Day, J. J., Roitman, M. F., Wightman, R. M., & Carelli, R. M.. (2007). Associative learning mediates dynamic shifts in dopamine signaling in the nucleus accumbens. Nature Neuroscience
“The ability to predict favorable outcomes using environmental cues is an essential part of learned behavior. dopamine neurons in the midbrain encode such stimulus-reward relationships in a manner consistent with contemporary learning models, but it is unclear how encoding this translates into actual dopamine release in target regions. here, we sampled dopamine levels in the rat nucleus accumbens on a rapid (100 ms) timescale using electrochemical technology during a classical conditioning procedure. early in conditioning, transient dopamine-release events signaled a primary reward, but not predictive cues. after repeated cue-reward pairings, dopamine signals shifted in time to predictive cue onset and were no longer observed at reward delivery. in the absence of stimulus-reward conditioning, there was no shift in the dopamine signal. consistent with proposed roles in reward prediction and incentive salience, these results indicate that rapid dopamine release provides a reward signal that is dynamically modified by associative learning.”
Wise, R.. (1989). Brain Dopamine And Reward. Annual Review of Psychology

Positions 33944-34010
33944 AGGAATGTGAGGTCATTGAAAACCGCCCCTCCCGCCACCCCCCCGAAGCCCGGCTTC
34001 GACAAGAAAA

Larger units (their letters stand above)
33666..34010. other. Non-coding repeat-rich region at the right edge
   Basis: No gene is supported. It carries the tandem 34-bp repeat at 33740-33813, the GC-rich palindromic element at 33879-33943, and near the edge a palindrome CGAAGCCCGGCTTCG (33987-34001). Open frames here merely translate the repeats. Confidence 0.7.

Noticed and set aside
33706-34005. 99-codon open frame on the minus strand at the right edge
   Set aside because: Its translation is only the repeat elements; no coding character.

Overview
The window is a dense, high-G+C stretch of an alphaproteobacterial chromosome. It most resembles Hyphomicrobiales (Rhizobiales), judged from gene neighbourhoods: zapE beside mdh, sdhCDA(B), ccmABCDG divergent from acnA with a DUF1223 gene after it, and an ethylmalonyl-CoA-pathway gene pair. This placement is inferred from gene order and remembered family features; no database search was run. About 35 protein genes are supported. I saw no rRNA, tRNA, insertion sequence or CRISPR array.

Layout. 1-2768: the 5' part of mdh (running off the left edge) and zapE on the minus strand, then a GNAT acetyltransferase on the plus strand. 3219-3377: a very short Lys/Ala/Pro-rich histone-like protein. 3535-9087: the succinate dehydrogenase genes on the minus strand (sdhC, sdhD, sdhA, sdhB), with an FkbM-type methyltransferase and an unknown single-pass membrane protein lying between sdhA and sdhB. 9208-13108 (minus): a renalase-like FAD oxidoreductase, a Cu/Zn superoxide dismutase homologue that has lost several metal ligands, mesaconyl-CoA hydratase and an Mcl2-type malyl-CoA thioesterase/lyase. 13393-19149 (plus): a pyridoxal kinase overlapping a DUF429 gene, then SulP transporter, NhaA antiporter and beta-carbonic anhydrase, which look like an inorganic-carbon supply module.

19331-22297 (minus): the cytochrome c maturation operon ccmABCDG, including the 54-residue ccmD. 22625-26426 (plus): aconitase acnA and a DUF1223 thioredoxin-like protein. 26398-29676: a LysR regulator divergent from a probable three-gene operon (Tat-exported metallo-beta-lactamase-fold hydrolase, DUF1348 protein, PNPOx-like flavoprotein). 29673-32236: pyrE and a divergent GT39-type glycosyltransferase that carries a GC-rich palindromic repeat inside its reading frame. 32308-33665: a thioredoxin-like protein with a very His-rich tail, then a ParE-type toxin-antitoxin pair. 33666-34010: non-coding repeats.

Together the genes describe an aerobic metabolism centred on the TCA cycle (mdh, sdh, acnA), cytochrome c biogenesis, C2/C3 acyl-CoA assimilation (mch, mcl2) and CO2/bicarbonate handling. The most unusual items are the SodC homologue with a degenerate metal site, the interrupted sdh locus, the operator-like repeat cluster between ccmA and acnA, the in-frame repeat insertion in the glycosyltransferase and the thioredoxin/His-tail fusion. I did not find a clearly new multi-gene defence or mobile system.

“While the evidence is strong that dopamine plays some fundamental and special role in the rewarding effects of brain stimulation, psychomotor stimulants, opiates, and food, the exact nature of that role is not clear. one thing is clear: dopamine is not the only reward transmitter, and dopaminergic neurons are not the final common path for all rewards. dopamine antagonists and lesions of the dopamine systems appear to spare the rewarding effects of nucleus accumbens and frontal cortex brain stimulation (simon et al 1979) and certainly spare the rewarding effects of apomorphine (roberts & vickers 1988). it is clear that reward circuitry is multisynaptic, and since dopamine cells do not send axons to each other or receive axons from each other, dopamine can at best serve as but a single link in this circuitry. if dopamine is not a final common path for all rewards, could it be an intermediate common path for most rewards? some workers have argued against such a view, but at present they must do so on incomplete evidence. for example, phillips (1984) has argued that there must be multiple reward systems, functionally independent and organized in parallel with one another. his primary evidence, however, is the fact that brain stimulation is rewarding at different levels of the nervous system. as we have seen in the case of midline mesencephalic stimulation, the location of the electrode tip in relation to the dopamine cells and fibers tells us little about the role of dopamine in brain stimulation reward. it seems clear that the ventral tegmental dopamine system plays a critical role in midline mesencephalic reward, despite the distance from the electrode tip to the dopamine cells where morphine causes its dopamine-dependent facilitory effects or to the dopamine terminals where low-dose neuroleptics presumably cause theirs. until pharmacological challenge has been extended to the cases discussed by phillips, we can only speculate as to the role of dopamine in each of those cases. in the cases where pharmacological challenge has been examined, only nucleus accumbens and frontal cortex have been found to have dopamine-independent reward sites. it is not consistent with the dopamine hypothesis that dopamine-independent reward sites should exist in these areas, since any reward signals carried to nucleus accumbens or frontal cortex by dopamine fibers would-unless we are to believe that reward ‘happens’ at these sites-have to be carried to the next stage of the c…”